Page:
Skip to Content

Related News

  • Related News

  • Nine days without power: My ice storm story as an EWEB customer and employee

    While beautiful and peaceful, buying a home on the edge of the forest and surrounded by trees has its tradeoffs. Moving “upriver,” I knew there would be more threats to prepare for, including Mother Nature’s seasonal surprises.

    Find Out More
  • Preparation and Resilience: How EWEB Maintained Water Service During Recent Ice Storm

    Learn about the projects and people that helped EWEB keep water flowing throughout the extreme weather event.

    Find Out More
  • EWEB achieves power restoration milestone over the weekend

    Crews have so far restored power for 92% of customers who originally lost power at the height of the ice storm.

    Find Out More
  • Reenergized McKenzie River Valley transmission lines allow EWEB crews to restore power upriver

    On Friday, a majority of EWEB crews tackled power restoration efforts upriver, after federally managed transmission lines were reenergized Thursday.

    Find Out More
  • EWEB estimates one week to complete power system restoration

    On Wednesday, EWEB crews restored power for about 10,000 customers by repairing large equipment first.

    Find Out More
  • Show More
EWEB leads annual "Spill Drill"

October 12, 2023 Adam Spencer, Communications Specialist

EWEB employees deploy containment boom on the river.

EWEB's Source Water Protection Team led partners in a drill Wednesday simulating our emergency response to an oil spill on the McKenzie River – the sole source of drinking water for 200,000 people in Eugene and Springfield. 

More than 40 volunteers from a dozen local, State, and Federal agencies - who are part of the McKenzie Watershed Emergency Response System - answered the call to join the drill. They broke up into five teams, wading through the river and driving rain to practice the deployment of a series of floating containment booms that direct oil and other floating contaminants to a skimmer that would remove it from the river.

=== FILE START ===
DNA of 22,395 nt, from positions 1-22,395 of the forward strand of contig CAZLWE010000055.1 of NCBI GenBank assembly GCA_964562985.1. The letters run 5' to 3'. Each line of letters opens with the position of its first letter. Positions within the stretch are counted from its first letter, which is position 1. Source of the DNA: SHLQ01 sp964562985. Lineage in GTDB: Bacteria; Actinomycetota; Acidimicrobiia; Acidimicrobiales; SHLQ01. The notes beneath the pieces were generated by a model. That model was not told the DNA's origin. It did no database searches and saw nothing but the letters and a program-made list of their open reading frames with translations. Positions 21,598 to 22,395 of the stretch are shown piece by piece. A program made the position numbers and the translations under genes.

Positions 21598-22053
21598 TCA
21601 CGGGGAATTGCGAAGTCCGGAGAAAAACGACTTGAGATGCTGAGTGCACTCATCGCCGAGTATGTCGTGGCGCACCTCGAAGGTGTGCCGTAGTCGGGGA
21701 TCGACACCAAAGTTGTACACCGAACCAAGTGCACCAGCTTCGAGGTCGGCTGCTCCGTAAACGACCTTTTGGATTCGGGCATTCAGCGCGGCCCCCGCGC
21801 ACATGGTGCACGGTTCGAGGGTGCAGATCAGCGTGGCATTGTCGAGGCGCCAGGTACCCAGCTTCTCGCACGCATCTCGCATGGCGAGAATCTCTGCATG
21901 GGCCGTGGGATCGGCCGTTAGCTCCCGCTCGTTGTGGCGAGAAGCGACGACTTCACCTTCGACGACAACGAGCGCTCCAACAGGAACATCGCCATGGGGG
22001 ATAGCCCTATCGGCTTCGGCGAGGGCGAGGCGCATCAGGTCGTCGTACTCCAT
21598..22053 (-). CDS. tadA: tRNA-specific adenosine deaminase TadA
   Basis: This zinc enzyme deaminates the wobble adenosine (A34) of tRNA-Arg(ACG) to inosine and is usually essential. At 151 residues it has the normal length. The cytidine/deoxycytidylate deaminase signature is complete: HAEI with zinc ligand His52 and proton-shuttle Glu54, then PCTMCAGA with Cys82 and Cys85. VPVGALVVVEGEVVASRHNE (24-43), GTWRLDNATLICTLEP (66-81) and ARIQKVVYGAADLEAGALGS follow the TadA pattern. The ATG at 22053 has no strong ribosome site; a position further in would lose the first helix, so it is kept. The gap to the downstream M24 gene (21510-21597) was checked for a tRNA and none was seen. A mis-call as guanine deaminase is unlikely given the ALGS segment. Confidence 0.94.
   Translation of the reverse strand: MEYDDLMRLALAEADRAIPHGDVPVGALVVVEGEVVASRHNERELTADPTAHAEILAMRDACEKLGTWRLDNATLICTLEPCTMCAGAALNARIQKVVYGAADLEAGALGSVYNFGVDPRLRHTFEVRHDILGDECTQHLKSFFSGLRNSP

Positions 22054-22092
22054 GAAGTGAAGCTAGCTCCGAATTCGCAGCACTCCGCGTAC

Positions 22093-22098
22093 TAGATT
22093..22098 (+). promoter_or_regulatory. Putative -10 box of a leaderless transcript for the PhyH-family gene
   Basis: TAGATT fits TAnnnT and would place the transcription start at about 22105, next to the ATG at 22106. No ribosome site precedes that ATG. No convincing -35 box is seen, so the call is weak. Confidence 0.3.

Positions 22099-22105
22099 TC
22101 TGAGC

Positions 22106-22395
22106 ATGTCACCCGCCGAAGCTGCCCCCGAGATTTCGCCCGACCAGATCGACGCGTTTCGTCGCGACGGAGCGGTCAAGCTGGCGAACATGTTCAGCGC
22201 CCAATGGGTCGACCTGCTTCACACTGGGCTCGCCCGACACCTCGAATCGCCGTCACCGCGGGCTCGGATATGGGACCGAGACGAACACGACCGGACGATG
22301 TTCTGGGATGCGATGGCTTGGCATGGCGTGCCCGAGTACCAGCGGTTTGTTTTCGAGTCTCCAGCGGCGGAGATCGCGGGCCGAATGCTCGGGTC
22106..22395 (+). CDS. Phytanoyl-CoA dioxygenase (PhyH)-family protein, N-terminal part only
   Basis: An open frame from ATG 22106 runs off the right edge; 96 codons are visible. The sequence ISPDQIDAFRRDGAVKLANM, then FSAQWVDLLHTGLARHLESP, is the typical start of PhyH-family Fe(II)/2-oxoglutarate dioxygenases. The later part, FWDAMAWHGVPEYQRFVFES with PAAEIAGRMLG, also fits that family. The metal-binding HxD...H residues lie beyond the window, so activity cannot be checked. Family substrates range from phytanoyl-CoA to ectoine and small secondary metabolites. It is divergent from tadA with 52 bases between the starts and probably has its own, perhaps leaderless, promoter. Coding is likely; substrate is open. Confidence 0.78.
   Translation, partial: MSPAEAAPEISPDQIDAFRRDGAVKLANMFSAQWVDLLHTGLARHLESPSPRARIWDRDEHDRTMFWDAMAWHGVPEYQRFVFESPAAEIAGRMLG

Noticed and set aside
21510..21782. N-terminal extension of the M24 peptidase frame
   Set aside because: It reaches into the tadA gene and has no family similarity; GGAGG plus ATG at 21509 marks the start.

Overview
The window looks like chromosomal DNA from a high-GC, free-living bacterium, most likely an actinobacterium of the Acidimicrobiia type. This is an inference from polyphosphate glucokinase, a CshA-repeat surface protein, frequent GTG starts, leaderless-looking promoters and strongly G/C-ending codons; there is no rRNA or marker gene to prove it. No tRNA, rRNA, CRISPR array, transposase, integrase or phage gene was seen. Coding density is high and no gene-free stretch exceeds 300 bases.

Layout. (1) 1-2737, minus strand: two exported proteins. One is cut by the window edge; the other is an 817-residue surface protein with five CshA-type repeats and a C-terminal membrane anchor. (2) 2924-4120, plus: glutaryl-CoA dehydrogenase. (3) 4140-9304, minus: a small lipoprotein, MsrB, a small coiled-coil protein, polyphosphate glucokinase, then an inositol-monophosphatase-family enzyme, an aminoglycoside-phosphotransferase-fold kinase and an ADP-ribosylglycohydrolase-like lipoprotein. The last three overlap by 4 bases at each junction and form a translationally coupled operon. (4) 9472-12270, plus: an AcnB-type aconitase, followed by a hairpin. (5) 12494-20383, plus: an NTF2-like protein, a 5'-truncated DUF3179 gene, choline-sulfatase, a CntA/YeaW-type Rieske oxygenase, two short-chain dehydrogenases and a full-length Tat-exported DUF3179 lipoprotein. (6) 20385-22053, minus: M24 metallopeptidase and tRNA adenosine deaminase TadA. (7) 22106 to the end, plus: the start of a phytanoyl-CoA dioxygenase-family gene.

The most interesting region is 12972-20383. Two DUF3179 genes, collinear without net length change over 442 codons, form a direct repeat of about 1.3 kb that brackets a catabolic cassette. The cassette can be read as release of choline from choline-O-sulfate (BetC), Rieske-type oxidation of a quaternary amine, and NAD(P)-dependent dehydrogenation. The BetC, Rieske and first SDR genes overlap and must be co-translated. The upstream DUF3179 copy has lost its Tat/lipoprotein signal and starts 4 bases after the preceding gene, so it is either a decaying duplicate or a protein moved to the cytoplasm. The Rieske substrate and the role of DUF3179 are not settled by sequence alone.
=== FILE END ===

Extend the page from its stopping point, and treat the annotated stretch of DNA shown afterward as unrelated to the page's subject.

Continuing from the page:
Environmental Specialist David Donahue is the lead coordinator for the Spill Drill. Between organizing the teams, and directing the action, he shared that we've thankfully been spared a major spill on the McKenzie since the MWERS was set up in 2001. The partnership has responded to several incidents, however, including single car accidents up and down Highway 126 and a large spill on the Middle Fork of the Willamette. 

“The whole system is a great opportunity to build relationships with our emergency providers and responders, understand everybody's capabilities and skills, and then also get a better handle on the type of equipment and resources we have in the community where collectively, hopefully we can all be on the same page if that unfortunate event ever happens,” Donahue said.

Yesterday's drill was also an opportunity to share with regional partners, as observers from the water departments of Salem and Medford joined the drill to consider adopting a similar system to protect their watersheds.

“We would obviously totally support that because the more folks we have trained up on this type of deployment procedure, the better we can share resources, share knowledge," Donahue said. “It's been a great opportunity to not only connect with our local emergency responders, but also expand that outreach to some of our other partners across the state. We had a pretty good turnout from the DEQ, who of course, would be responding to spills throughout the state.”

He added: “You know, we do have a resident Mallard here. It's been here for the last couple of weeks. Doesn't leave. It's been keeping a pretty close eye on us. Very friendly. Our primary objective is to keep oil out of the river because we're a sole-source utility, meaning that the city of Eugene has one source of drinking water, and that's McKenzie River. But by developing strategies and techniques to get oil or diesel out of the water, we're also protecting the wildlife that we all value and appreciate, including that very friendly Mallard Duck.”

a Mallard duck oversees the deployment of the containment boom system.

Our great thanks to our partners from Springfield Utility Board, McKenzie Fire & Rescue, Willamette National Forest, City of Springfield, Region 2 HazMat Team, Lane County, Lane County Sheriff, and Eugene-Springfield Fire & EMS for braving the elements to stay sharp.

McKenzie Watershed Emergency Response System (MWERS) member agencies:

  • Army Corps of Engineers
  • Eugene Springfield Fire & EMS
  • Eugene Water & Electric Board
  • Lane Council of Governments
  • Lane County Public Works
  • Lane County Sheriff
  • McKenzie Fire & Rescue
  • Oregon Department of Environmental Quality
  • Oregon Department of Transportation
  • Rainbow Water District
  • Region 2 HazMat Team
  • Springfield Environmental Services
  • Springfield Public Works
  • Springfield Utility Board
  • Upper McKenzie Rural Fire
  • US Forest Service
  • US Bureau of Land Management
  • US Environmental Protection Agency